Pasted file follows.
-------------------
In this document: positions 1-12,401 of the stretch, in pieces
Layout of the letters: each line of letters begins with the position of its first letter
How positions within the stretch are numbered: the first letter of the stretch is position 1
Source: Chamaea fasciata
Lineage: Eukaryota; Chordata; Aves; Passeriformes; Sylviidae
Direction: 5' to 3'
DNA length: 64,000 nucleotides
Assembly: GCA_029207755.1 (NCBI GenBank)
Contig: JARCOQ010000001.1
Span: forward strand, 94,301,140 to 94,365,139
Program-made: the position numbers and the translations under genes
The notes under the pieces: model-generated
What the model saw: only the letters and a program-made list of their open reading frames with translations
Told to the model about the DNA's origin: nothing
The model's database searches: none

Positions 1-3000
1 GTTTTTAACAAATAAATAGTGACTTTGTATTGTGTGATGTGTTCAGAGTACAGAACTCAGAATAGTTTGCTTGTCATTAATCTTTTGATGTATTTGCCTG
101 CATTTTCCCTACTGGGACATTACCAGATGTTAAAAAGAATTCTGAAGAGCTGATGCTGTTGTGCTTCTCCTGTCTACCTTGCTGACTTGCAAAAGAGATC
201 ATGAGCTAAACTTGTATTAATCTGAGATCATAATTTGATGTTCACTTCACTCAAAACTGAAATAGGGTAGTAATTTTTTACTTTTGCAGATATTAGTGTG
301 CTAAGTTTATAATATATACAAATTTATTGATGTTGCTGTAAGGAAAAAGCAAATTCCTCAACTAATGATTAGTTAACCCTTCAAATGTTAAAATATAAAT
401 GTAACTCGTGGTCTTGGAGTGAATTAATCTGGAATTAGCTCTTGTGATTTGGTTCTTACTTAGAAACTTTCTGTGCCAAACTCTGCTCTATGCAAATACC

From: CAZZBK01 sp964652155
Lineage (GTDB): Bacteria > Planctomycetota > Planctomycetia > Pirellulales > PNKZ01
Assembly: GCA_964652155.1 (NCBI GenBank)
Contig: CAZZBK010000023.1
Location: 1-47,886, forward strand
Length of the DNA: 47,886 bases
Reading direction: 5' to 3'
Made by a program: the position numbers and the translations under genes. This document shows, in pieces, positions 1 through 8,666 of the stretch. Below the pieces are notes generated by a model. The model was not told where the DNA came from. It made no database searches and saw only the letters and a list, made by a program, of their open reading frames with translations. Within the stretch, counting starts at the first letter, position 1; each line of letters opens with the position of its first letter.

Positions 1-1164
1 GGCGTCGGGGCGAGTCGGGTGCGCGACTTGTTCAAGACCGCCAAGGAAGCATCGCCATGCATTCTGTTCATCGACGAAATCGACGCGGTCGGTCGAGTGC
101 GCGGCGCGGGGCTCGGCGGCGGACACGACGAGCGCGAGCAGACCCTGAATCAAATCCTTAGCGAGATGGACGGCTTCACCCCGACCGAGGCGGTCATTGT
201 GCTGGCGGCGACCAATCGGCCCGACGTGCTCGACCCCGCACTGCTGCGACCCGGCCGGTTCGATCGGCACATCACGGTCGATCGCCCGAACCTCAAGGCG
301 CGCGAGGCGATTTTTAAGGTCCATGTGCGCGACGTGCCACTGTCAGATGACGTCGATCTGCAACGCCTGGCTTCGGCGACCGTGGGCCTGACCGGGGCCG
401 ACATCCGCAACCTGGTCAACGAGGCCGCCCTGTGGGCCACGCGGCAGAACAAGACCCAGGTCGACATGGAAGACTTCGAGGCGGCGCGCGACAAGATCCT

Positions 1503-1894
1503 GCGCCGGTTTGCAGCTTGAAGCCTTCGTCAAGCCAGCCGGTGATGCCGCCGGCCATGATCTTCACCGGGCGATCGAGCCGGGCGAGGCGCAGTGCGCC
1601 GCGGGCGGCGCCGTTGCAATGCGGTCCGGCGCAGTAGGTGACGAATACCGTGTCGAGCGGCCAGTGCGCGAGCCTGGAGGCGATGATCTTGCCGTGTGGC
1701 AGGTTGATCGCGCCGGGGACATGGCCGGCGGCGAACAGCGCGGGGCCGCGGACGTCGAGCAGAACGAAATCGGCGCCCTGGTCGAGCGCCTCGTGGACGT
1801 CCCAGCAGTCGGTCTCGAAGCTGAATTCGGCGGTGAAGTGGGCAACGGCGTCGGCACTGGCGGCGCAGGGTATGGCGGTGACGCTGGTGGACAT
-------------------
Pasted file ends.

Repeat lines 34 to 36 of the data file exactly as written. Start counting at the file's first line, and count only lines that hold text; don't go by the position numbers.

301 CGCGAGGCGATTTTTAAGGTCCATGTGCGCGACGTGCCACTGTCAGATGACGTCGATCTGCAACGCCTGGCTTCGGCGACCGTGGGCCTGACCGGGGCCG
401 ACATCCGCAACCTGGTCAACGAGGCCGCCCTGTGGGCCACGCGGCAGAACAAGACCCAGGTCGACATGGAAGACTTCGAGGCGGCGCGCGACAAGATCCT

Positions 1503-1894